How Can We Effectively Spread the Reach of Open Education and Hybrid Learning?

Hello! Greetings from Japan!

I am Katsusuke Shigeta from Hokkaido University, a current OEG board member. I will introduce the current open education practices in Japan, especially the efforts at Hokkaido U, an organization I belong to.

The Progress of Open Education in Japan
In Japan, open education is evolving steadily through enhanced accessibility of learning and technological innovation. This evolution emphasizes sharing learning resources and spreading knowledge, with digital advancements promising to expand the quality and reach of education. Since 2005, several national and private universities in Japan have embarked on open courseware initiatives, which continue to this day. Organizations like Open Education Japan are spearheading these initiatives.

Hokkaido University Center for Open Education
In today’s complex society, the role of higher education is undergoing significant transformation. Higher education increasingly demands more open, flexible, and effective teaching methods to cultivate lifelong learners. The Center for Open Education (OEC) contributes to improving the quality of education at our university by resolving educational challenges faced by our faculty and academic programs through adopting ICT in teaching and introducing hybrid classes. At OEC, the specialists in developing educational materials, designing classes, and creating systems are supporting faculty and staff. OEC is committed to implementing hybrid classes combining online and face-to-face elements. This approach allows students to learn flexibly without being bound by time or location. We are advancing “digital seamless learning,” expanding our online platforms and wireless LAN network within the university, and introducing hybrid classes.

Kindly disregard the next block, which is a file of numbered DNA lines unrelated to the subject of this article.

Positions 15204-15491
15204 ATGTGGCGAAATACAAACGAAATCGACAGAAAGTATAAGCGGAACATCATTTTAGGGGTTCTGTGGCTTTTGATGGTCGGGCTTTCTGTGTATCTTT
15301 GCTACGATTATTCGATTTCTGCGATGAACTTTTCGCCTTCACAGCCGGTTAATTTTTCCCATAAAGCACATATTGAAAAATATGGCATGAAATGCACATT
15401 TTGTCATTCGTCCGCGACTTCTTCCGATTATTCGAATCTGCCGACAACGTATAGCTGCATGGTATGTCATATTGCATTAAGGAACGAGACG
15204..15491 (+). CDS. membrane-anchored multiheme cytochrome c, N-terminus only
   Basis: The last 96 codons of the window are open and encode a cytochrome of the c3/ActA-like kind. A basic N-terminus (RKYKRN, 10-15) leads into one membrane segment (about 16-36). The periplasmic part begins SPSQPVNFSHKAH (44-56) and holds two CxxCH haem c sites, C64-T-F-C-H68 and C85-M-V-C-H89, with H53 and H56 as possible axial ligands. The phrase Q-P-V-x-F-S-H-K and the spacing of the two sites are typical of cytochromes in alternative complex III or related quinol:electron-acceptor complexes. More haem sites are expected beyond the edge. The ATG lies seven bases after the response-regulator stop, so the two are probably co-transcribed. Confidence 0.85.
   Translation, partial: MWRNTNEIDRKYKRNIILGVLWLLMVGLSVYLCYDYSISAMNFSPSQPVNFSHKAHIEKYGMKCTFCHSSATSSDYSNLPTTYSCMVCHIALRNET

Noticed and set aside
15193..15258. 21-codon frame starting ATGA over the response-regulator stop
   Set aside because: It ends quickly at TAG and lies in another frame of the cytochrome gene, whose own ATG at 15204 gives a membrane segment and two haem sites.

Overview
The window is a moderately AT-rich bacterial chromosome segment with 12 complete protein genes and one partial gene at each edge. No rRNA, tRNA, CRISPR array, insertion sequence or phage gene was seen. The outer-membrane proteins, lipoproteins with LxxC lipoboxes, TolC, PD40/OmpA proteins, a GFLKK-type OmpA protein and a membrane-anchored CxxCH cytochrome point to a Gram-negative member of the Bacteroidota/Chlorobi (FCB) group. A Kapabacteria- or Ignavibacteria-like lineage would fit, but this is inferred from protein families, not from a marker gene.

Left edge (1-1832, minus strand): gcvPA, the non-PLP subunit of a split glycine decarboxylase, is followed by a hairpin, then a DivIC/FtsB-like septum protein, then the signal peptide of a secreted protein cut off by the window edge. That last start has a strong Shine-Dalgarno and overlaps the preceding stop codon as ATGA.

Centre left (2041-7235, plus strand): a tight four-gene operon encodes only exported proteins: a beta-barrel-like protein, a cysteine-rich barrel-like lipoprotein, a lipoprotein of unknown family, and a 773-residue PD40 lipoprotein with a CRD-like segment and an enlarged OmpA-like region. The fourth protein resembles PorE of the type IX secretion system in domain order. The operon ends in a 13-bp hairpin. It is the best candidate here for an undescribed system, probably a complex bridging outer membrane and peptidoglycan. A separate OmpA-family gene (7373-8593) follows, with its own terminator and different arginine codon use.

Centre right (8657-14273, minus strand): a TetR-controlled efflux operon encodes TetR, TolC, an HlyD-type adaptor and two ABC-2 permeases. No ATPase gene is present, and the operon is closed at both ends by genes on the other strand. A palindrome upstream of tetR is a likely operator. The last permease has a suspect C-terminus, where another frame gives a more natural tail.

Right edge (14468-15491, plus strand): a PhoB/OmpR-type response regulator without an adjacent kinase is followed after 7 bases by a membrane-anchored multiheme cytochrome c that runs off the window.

Development of the ‘Rebuilding Method’
To facilitate faculty adoption of hybrid classes, OEC has developed an innovative approach called the ‘Rebuilding Method.’ This method assists faculty in effectively using digital tools and integrating face-to-face and online education.